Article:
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A Guide To The Maze Of Wordle Alternatives: Alphabear, Sweardle, Or Absurdle?

The debate continues to rage among Wordle players: has the New York Times ruined it? Why are there suddenly so many double-letter days (SWILL, seriously?); so many frustrating solutions that hinge on a single, ambiguous letter? And what about “caulk”? Has something changed? Or are people just losing interest? Since Wordle caught the world’s attention, there has been a fast-flowing stream of copycats and humorous takes on the word-guessing game, based on everything from swearing (Sweardle) to choral music (Byrdle) to geography (Worldle). If you’re looking for Wordle alternatives, though, rather than just an inventive twist on the same theme, the Android and Apple app stores have many other word games you can play on your phone. Fans have been quietly enjoying some of these for years – some offer a daily five or 10 minutes of puzzle fun, while others let you sink as much time into them as you want.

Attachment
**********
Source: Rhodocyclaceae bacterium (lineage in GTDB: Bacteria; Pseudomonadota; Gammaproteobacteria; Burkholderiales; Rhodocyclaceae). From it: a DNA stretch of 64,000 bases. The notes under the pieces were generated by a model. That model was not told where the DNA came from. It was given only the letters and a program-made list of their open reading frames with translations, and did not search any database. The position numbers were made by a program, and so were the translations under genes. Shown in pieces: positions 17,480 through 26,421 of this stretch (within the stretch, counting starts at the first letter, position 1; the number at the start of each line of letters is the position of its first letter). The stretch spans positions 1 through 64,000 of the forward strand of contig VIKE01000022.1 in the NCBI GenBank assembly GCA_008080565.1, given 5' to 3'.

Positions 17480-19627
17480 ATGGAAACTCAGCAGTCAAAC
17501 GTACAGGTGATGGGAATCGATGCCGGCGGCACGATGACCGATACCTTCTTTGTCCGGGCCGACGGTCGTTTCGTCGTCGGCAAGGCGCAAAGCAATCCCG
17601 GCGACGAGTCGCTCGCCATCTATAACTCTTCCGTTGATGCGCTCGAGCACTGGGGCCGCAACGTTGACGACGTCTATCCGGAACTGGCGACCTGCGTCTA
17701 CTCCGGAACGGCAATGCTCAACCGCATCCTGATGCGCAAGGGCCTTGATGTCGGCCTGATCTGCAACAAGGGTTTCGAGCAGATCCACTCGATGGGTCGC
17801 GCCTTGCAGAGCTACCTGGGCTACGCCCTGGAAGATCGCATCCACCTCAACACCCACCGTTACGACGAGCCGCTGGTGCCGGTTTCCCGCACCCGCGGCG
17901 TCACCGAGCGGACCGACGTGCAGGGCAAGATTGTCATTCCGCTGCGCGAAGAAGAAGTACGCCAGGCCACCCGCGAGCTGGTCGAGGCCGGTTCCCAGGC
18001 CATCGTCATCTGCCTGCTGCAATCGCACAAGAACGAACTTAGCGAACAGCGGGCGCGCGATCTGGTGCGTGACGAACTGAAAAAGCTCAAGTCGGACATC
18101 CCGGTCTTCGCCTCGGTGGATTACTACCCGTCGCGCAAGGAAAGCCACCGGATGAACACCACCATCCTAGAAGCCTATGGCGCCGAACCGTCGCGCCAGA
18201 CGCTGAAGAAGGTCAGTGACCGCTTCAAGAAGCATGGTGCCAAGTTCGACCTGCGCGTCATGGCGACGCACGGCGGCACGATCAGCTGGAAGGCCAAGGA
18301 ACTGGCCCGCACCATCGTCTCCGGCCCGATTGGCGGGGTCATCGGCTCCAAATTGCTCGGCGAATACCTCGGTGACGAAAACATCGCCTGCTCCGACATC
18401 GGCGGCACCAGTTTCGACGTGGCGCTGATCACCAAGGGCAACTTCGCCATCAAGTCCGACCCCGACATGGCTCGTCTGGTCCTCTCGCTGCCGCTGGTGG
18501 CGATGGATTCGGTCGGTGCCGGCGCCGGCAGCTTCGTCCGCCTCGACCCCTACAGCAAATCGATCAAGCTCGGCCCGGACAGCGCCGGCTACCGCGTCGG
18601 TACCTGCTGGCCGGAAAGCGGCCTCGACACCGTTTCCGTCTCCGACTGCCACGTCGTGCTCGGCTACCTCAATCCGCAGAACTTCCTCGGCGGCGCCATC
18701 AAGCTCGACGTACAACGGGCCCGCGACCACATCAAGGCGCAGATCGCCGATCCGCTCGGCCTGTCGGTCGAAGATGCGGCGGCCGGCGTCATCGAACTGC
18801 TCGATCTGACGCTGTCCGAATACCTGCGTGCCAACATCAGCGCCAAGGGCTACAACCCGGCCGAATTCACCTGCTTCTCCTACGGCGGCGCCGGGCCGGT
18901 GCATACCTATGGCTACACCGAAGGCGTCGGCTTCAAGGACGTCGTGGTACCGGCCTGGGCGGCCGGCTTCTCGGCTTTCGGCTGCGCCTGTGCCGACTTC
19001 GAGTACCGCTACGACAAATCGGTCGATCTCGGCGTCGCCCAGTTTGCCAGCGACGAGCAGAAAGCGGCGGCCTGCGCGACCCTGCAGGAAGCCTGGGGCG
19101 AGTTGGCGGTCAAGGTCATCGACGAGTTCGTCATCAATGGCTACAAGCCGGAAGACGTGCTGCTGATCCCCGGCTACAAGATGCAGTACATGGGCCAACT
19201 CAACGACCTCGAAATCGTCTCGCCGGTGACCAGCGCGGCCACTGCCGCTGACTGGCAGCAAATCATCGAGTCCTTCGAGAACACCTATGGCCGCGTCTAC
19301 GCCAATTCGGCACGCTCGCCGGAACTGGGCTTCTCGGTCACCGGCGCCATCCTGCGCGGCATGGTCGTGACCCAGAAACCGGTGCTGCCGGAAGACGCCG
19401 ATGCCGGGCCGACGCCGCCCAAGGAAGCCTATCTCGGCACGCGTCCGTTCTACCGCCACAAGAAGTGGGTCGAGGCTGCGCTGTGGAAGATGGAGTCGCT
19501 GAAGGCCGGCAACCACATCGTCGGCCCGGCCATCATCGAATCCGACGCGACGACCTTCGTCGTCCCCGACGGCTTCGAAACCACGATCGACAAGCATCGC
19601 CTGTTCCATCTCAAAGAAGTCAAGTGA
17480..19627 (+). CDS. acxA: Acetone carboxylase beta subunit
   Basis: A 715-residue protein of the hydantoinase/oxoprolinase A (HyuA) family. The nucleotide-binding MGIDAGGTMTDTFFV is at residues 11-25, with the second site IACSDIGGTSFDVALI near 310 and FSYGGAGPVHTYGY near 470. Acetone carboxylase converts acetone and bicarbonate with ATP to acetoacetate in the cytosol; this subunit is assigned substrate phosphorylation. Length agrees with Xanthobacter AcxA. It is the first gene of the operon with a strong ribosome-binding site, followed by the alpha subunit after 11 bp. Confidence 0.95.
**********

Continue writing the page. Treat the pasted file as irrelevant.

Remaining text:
Guide To Wordle Alternatives

SpellTower

SpellTower is an inspired combination of Boggle and Tetris, in which players make words out of adjacent letter tiles in order to clear the play space. In the puzzle mode, subsequent layers of letters are continually added until the pile reaches the top of the screen and the game ends. It’s a unique and compelling test of both your vocabulary and your spatial planning skills, and like other Wordle alternatives it gets you to see words as tactical objects as well as units of language.

Wurdweb

This is a really fascinating take on Scrabble, which gives you a selection of words and then challenges you to place them on the board without running out of playable spaces. It sounds easy, but if you add too many words in one corner you can soon come adrift, and you have to make careful use of the premium squares. Scrabble fans will enjoy the way the game explores word placement strategies, and success unlocks the more demanding “precise mode”, which requires players to finish on a specific square. Not for the faint-hearted.

Baba Is You

As much a logic game as a word game, this endearingly lo-fi puzzler has you shifting words around to change the rules. Unshiftable boulders can be pushed aside if you create the sentence ROCK IS MOVE; if there’s a key hidden down a maze, try KEY IS YOU and you can possess it and move it somewhere more accessible. It will outsmart you, but it will also make you feel like a genius when you crack it.